End of a tradition: State tournament moves from Big House to Ole Miss for title games

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Keith Warren?MSHAA

Jonathan Ashley (foreground) coached Ingomar to a 64-56 victory over Shaw in the State Class 1A semifinals Monday. Now, Ingomar will play Baldwyn Thursday for the State Championship at The Pavilion at Ole Miss.

This is the first week of March, so you know basketballs are bouncing and sneakers are squeaking in Mississippi Coliseum right off of I-55 in downtown Jackson. Yes, and yellow school buses are bringing young’uns from all over the state to the capital city for the state high school tournament.

All that was true Monday when the first eight semifinal games were played. There will be eight more games Tuesday and eight more Wednesday, all semifinal games. But that is when a long, long Magnolia State basketball tradition will end.

Rick Cleveland

On Thursday, Friday and Saturday, Mississippi’s state championship games – 12 in all – will move to The Pavilion at Ole Miss, marking the first time in more than half a century the state championship games will not be played in Mississippi Coliseum.

Asked about the move, Don Hinton, executive director of the Mississippi High School Activities Association (MHSAA) responded: “We just believe that championship teams deserve to play in championship facilities. We want our young people to play in the best arenas the state has to offer.”

It has been a long, long time since Mississippi Coliseum was anything close to the best arena in the state. The Big House, as it is often called, was state of the art back in, say, 1962 when it was completed. For years now, it has been in a sad state, period.

Mississippi Coliseum, compared to The Pavilion at Ole Miss, is like a stripped down ’62 Ford Fairlane compared to a 2020 Rolls Royce with all the bells and whistles.

Last week, the state tournament regional finals were played at four sites around the state: at Mississippi Valley State and Itawamba Community College in the north, and at Pearl River Community College and Mississippi Gulf Coast Coliseum in the South.

Gone, apparently forever, are the days when all those games and the semifinals and championship rounds, as well, were played in Mississippi Coliseum.

Said Hinton, “We simply want to do what is best for our young people.”

A similar move was made in football several years ago when championship games were moved away from antiquated Mississippi Veterans Memorial Stadium in 2014 and have since been played at more modern facilities at Ole Miss, Mississippi State and Southern Miss.

Hinton acknowledges hearing protests about the football championships being moved at the outset, but says everyone – players, coaches, administrators and fans – have more than warmed to the idea.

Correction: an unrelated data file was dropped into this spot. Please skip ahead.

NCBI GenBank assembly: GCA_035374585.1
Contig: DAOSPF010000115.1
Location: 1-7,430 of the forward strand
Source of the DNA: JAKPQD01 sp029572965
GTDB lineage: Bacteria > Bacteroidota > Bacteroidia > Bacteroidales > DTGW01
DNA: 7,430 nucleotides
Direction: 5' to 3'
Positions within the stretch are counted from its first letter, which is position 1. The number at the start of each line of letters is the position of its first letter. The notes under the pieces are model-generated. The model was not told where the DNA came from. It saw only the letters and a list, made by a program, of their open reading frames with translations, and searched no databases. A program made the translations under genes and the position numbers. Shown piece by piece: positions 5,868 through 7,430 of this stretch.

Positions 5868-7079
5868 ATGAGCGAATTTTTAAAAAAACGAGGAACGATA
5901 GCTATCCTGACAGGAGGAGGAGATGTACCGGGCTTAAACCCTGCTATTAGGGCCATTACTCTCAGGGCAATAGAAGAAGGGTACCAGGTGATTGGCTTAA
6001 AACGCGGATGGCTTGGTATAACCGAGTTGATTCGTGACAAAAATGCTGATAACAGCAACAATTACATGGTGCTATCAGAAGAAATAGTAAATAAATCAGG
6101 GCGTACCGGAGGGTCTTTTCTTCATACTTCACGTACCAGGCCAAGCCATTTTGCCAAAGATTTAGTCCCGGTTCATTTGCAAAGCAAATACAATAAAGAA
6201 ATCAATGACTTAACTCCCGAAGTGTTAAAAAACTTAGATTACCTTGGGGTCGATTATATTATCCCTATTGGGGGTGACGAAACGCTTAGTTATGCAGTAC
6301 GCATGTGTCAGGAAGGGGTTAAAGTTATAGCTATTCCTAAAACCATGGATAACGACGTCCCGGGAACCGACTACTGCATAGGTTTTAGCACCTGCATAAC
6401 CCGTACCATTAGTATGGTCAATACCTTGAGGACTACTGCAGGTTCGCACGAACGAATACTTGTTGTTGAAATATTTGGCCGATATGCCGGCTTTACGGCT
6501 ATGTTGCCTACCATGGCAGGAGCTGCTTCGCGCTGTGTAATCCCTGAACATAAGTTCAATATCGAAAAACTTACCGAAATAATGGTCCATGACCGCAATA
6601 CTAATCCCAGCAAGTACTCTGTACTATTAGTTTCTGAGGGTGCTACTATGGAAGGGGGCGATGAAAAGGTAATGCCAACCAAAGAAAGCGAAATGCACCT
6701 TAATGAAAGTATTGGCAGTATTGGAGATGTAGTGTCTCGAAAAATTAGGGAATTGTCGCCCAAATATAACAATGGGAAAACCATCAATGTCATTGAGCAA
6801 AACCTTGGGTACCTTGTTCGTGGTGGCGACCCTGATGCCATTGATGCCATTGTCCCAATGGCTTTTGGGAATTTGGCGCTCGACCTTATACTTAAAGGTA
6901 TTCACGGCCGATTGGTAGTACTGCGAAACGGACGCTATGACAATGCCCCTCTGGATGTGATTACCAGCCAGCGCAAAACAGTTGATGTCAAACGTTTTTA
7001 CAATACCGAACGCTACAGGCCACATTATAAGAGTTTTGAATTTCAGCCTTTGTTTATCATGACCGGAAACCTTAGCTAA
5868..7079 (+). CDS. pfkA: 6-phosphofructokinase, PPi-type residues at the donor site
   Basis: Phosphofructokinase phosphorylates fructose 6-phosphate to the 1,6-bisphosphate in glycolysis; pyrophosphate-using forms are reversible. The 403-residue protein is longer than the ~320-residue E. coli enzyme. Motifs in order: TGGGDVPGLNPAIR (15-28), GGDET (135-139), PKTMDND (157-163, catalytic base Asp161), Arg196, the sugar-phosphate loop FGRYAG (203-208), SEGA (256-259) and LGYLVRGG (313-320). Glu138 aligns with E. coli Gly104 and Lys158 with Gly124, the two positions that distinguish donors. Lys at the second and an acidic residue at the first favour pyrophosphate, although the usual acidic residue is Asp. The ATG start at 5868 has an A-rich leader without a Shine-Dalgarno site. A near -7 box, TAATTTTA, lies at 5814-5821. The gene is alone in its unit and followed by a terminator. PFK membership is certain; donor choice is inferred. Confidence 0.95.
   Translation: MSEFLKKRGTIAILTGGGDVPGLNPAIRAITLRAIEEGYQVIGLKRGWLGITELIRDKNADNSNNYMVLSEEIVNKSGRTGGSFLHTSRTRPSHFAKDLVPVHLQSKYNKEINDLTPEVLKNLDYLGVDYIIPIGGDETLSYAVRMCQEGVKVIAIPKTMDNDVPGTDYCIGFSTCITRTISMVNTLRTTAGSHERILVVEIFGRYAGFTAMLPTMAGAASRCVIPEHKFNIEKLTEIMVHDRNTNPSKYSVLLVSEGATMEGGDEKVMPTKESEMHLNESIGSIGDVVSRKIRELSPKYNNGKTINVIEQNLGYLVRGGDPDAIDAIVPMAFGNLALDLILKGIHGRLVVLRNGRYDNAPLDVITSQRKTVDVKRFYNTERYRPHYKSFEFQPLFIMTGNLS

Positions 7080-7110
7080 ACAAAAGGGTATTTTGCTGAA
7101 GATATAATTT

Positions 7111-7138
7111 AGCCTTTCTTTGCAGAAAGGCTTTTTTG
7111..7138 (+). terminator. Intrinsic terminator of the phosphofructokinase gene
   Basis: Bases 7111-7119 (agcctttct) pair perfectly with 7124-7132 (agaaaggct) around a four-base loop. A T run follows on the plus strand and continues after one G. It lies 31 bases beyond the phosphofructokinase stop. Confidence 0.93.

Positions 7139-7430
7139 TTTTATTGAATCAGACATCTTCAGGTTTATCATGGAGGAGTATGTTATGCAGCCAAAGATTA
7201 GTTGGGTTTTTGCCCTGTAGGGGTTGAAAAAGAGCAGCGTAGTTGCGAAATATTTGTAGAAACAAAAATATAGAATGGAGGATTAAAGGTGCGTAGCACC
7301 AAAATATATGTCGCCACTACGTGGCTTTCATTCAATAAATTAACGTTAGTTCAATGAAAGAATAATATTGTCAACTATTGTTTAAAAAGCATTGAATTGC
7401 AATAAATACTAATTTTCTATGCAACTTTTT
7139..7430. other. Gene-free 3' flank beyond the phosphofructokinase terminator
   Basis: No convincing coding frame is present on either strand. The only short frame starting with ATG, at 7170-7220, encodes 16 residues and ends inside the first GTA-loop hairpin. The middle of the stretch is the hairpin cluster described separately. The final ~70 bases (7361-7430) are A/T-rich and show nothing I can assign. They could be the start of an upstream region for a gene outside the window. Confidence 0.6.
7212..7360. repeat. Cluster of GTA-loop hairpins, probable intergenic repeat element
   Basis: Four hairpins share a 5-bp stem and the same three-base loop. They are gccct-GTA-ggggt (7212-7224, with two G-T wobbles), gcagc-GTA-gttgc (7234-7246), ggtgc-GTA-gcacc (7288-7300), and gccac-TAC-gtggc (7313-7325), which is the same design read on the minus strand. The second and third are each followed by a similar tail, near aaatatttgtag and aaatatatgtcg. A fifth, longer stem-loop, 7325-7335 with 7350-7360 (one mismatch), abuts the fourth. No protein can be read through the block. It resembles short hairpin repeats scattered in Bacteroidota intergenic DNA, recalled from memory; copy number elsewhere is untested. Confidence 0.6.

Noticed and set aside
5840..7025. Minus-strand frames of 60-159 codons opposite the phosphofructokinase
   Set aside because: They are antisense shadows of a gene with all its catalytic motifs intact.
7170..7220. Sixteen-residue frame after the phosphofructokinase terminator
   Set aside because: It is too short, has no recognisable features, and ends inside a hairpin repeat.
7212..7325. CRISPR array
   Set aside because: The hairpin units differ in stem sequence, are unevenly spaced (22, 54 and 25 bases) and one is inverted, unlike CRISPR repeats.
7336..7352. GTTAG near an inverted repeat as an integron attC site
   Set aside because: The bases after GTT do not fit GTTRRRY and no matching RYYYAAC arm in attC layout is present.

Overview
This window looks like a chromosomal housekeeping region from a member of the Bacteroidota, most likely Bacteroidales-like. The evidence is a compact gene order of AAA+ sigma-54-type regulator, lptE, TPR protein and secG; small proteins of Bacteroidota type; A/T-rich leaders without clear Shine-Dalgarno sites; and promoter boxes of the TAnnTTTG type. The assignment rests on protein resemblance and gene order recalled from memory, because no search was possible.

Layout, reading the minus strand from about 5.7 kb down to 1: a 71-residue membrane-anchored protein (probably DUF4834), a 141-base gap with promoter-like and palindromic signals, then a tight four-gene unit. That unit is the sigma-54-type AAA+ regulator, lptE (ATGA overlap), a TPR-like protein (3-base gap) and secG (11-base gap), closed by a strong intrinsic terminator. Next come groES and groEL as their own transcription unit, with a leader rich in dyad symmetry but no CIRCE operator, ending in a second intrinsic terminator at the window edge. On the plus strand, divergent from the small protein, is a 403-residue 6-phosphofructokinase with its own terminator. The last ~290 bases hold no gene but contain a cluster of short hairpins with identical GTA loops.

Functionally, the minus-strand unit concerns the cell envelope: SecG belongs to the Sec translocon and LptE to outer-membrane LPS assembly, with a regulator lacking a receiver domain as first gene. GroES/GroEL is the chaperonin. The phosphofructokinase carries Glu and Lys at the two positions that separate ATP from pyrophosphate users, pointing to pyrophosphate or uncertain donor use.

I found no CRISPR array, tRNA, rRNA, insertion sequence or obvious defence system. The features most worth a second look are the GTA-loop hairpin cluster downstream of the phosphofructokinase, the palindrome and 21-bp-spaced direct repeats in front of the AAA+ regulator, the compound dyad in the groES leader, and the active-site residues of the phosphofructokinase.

MHSAA/Keith Warren

Ingomar”s Hunter Bynum grabs a rebound, as Shaw’s Jelani Jackson watches.

Hinton, again: “I think our basketball people have seen what the move has meant to football. We haven’t heard any negative feedback other than from a few Jackson people who just say they liked having it here.”

My take (and this comes from a sports traditionalist of the first order): The move to the college campuses has been splendid for MHSAA football. Expect the same for basketball.

If all goes according to plan, the 2021 state basketball championship finals will be played at Humphrey Coliseum in Starkville. That’s not certain because both the Mississippi State men and women would have to be scheduled to play on the road the last weekend of the regular season. The Southeastern Conference should be able to make that happen.

The plan would then be to alternate the championship games between Ole Miss and State, with Southern Miss joining the rotation if and when planned improvements are made to Reed Green Coliseum.

Meanwhile, this will take some getting used to for folks like Jonathan Ashley, coach at tradition rich Ingomar, which won its semifinal game 64-56 over Shaw Monday afternoon and will play Baldwyn Thursday in Oxford for the state crown. Ashley has been attending championship games in Mississippi Coliseum since before he can remember. He was an infant wearing diapers when Ingomar, coached by his legendary father Norris Ashley, won the state title in 1978.

“This place has meant an awful lot to Ingomar (15 state championships combined boys and girls),” Ashley said. “Heck, it’s meant a lot to my family. Times change, sometimes for the good, sometimes not so good. I know change has been great for Mississippi football. I’ll let you know Thursday about basketball.”